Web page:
I recently discussed the production of a TV advert to defuse the myth “that all cyclists are a nuisance”. The producers were more interested in Drink Drive adverts as government stats show more road deaths due to this activity and subsequently they receive a bigger commission.

    The real problem is the lack of interest from police when an incident is reported. I had the closest coffin fitting ever last year. When I reported it to the police they suggested that “I was probably all over the road” As a result I wouldn’t ride on the roads for over a year.

    Yes, a website will show repeat offenders of dangerous driving and would be so easy to set up, but C.I. needs to appoint safety officers within clubs who are recognised as a responsible and experienced rider. This member should be able to contact the police where incidents occur and have more support (from both C.I. and police) than a randomly complaining bike rider. The common criticism from motorists here is that we don’t pay tax and have no license. If a club safety officer was provided with a short course funded by their federation this would help to make this comment null and void.

    It would also be beneficial in cases where motorists, horse riders or pedestrians have a complaint about a cyclist. The local police could contact the local safety officer to have a word with the cyclist(s) involved. Almost like a character witness or intermediary it would cut down the workload for the police and show a constructive approach on behalf of cyclist to share the roads responsibly. I repeatedly see the same local cyclists (who should know better) breaking red lights or crossing the white line.

    Until something is done we will continue to see cyclists killed each year while motorists get a slap on the wrist and get off on the most whimsical of excuses.

    Another suggestion is that all C.I. license holders should have their number permanently displayed on their bike (just like a car number plate) Most bike races make you do this anyway. This would level the playing field and allow motorists to identify dangerous cyclists rather than thinking that Lance Armstrong was riding down their street.

    A subject close to my heart and one worthy of more urgent debate. Look at the laws and road signs around the world in relation to this matter and you will see that in the UK & Ireland people have a frightenly beligerant attitude on the roads.

    Andy.

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  • April 10, 2009 at 9:41 pm
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    Barry,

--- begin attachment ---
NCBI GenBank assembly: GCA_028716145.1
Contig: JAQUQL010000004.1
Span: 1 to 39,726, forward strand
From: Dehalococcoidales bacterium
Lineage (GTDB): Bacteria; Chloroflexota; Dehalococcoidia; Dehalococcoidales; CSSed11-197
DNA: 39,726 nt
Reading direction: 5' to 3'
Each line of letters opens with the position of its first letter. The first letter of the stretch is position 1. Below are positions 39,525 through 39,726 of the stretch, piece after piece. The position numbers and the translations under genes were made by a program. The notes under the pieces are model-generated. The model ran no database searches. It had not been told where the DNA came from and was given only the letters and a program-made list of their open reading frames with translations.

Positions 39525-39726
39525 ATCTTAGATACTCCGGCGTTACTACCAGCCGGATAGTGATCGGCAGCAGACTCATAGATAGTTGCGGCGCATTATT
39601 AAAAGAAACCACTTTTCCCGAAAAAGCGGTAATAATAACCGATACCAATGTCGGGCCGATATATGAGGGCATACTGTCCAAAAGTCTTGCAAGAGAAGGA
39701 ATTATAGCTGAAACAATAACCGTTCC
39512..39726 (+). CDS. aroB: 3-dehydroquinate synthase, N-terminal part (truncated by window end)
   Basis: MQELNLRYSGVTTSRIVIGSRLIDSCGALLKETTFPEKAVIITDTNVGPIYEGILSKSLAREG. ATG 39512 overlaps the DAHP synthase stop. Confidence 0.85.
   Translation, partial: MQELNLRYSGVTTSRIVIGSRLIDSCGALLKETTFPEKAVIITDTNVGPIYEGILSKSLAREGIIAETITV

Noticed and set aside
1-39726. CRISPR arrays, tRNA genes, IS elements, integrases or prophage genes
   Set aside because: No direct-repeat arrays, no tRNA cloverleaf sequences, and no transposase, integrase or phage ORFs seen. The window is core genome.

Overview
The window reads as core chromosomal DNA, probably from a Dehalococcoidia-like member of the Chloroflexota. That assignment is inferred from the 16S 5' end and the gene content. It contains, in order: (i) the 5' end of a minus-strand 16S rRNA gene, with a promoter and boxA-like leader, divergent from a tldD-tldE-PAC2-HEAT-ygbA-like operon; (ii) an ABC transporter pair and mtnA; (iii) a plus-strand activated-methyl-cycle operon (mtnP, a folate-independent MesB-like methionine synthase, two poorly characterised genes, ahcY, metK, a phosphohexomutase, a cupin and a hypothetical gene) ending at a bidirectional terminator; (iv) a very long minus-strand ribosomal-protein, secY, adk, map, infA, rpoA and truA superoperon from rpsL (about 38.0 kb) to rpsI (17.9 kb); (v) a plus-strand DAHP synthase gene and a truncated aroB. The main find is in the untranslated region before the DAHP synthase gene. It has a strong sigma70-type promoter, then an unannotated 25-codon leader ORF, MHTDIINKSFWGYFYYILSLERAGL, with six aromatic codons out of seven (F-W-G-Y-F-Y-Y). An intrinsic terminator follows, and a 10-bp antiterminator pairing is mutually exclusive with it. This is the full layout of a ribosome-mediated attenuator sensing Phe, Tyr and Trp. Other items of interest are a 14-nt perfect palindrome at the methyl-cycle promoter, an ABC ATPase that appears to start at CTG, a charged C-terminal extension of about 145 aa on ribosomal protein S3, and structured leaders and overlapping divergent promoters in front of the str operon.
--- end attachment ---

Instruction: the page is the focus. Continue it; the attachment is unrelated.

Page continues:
Glad to hear you escaped with no broken bones and still in one piece after your escapade. As an original roadie who has had to take to the mountains to cycle and am in complete sympathy with cyclists, may I reiterate some comments already made.
    Cyclists must bear in mind that being in the “right” or having the right of way is of no use when a cyclists and vehicle of any type come in contact. Therefore, the wearing of a bright coloured helmet is essential as is the wearing of bright coloured clothing.
    Given the lack of driving skills of many drivers including so called professionals, cyclists must now cycle defensively especially at junctions and roundabouts.
    I think that any near miss cuased by drivers should be reported to the authorities whether it be a company, truck owner, whatever.
    Some have mentioned in the blog being struck by / in contact with vehicles that do not stop ! This is a hit and run, as such should be reported to the nearest Garda station immeadiately (most cyclists carry mobile phones), not always easy to get a reg. no. in the fright of the moment.

    Regards and safe cycling.
    Seamus.

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  • April 11, 2009 at 8:50 am
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    Barry,
    Good to see you don’t need the Head Stones yet and your new bike is ok too, haha? A lot o good stuff has been written on this issue in the past few days. Where can you take it from here?
    There are a few in partciular I like and agree totally with:-
    1) Ring the company and advise them. A lot of truckers have this sign on the back of the truck “How is my driving” with a Phone Number, lets take it up and ring them.
    2) Ring the Gardai but unless you have all the details you are waisting your time and their time.
    3) If someone could set up some kind of name & shame site as mentioned earlier, but it must be high profile and if the name keeps appearing on the site them the Gardai need to pay them a call or better still give the details of all the offenders to the Insurance Companies. If it doesn’t hit the Drivers in the pocket they won’t do a thing. It is as easy to slow down and keep everyone safe as it is to bull through.